A Navy Unfit to Fight
If the “purpose of the Navy is not to fight”, as revealed by Vice Admiral John Bird recently, then the fleet shipbuilding strategy would reflect such an astounding admission. According to James at Murdoc Online, “The Navy’s ship designs are lessons in progressive futility“:
Somebody asked, “how will our ships defend themselves without armor?” And so the dream of walls of air came into being…“We can defend our ships via improved situational awareness and active defenses!” cried the theoretical admirals. But alas! The walls of air proved to be immensely expensive.
“We can defend our ships via stealth… and improved situational awareness and active defenses!” cried the theoretical admirals-turned-defense-contractor-lobbyists. And on came the DD(X)…But disaster struck and the country ran out of money for the DD(X). So the theoretical admirals turned the LCS.
Though I disagree with the writer’s suggestion that we need to start armoring our ships as of yet, I do concur with the overall theme, that our warships are not built to fight. By consistently refusing to consider reasonably priced alternatives over the past few decades, the US Navy has procured itself into a death spiral. While small, low cost platforms have proved themselves capable and even vital in past conflicts, we are forced to make due with an ever-shrinking fleet which can’t even manage that most minor of maritime threats, Third World piracy.
Even when a nod is given to affordablility and numbers in a new class of warships, compromises in the design increases its cost and lowers its combat value as to make it nearly useless save against the most benign threats, as in the littoral combat ship:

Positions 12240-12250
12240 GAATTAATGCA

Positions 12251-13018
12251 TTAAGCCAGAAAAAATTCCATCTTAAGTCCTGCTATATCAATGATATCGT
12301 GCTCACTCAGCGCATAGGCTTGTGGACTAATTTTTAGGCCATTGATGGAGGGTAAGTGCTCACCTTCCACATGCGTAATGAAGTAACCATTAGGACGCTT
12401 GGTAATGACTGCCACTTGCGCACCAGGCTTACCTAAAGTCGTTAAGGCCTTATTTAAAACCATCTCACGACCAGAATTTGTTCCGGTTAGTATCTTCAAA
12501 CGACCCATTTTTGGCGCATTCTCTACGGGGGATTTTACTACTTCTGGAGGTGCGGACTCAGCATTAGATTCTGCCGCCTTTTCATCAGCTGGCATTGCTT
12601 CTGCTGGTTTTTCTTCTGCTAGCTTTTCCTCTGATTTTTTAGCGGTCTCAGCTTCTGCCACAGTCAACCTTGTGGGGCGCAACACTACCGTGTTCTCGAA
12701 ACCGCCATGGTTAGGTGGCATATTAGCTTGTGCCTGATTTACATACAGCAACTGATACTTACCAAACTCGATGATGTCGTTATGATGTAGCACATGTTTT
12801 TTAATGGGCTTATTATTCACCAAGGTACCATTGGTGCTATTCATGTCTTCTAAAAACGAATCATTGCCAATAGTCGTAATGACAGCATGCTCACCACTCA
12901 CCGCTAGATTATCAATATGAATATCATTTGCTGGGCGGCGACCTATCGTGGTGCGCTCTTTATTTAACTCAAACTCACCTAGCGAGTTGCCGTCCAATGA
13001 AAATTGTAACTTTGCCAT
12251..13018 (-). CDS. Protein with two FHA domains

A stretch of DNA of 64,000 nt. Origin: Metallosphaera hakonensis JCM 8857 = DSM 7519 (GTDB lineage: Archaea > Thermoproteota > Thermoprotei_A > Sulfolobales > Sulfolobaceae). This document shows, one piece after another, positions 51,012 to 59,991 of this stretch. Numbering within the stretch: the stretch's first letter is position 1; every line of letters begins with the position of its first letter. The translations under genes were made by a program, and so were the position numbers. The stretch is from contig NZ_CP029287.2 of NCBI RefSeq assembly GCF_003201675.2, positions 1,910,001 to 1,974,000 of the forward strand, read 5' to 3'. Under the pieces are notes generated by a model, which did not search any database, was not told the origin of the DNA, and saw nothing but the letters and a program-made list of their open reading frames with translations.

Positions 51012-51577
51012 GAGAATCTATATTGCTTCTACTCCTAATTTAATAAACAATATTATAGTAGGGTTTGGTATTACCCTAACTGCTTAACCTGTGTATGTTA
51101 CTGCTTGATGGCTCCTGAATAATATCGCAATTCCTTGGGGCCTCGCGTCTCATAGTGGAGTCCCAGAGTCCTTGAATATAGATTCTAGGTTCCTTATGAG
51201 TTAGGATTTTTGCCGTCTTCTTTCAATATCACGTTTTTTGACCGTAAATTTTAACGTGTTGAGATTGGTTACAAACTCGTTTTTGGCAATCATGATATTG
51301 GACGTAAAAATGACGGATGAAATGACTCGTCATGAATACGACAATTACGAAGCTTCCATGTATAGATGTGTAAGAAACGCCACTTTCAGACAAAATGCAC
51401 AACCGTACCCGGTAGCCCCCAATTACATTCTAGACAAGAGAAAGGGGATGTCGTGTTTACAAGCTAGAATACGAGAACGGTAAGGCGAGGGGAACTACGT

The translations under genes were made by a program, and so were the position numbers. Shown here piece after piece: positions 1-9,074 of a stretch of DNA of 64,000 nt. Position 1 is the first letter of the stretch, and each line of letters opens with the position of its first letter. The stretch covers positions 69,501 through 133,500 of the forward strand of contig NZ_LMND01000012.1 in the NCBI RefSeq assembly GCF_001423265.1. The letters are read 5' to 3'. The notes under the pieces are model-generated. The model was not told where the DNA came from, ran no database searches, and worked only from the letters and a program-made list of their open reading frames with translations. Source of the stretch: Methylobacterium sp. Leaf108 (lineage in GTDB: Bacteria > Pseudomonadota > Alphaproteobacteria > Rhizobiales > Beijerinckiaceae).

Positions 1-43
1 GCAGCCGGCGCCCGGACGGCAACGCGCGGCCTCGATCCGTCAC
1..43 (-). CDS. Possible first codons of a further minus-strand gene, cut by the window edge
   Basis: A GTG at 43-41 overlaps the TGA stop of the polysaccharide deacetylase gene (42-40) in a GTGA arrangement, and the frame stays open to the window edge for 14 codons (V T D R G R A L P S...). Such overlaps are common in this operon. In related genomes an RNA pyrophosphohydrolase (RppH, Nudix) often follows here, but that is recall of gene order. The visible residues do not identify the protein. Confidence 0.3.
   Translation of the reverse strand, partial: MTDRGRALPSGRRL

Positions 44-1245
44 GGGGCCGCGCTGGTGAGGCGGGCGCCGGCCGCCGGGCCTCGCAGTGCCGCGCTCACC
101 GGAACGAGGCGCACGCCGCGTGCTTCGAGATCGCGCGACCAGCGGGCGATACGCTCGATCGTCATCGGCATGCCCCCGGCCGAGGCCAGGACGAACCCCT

Alas many compromises had to be made. There was not enough money for walls of air, so the electronic defenses had to be cut. There was no ability to armor the ship since those companies when out of business years ago. Men were too expensive, so the crew was cut to the bone – but “smart ship” technology could fill the void. The miracle weapons of the era could not be used since there ship had not the electronics to support them. So there was only one thing to do – build really big engines so the LCS would run away!
We likely will be unable to risk this fleet even in the conventional wars at sea, as James reveals here. Giant hulls from aircraft carriers, to missile battleships, to amphibious assault ships are built as large and with many extras as possible, in an attempt to get as much capability on a hull as feasible. Such a fleet must survive because of its great expense, so a strategy is created to allow it to avoid conflict at all cost.
Giant exquisite warships are designed then to overawe a potential foe with its great bulk and “presence”. Even the Maritime Strategy which plays lip service to real combat, empathizes so-called “soft power” and preventing conflict over the likelihood it may have to fight. It is a colossal gamble to risk so much on not doing what is the main purpose of a navy, to defend its host country from all aggressors.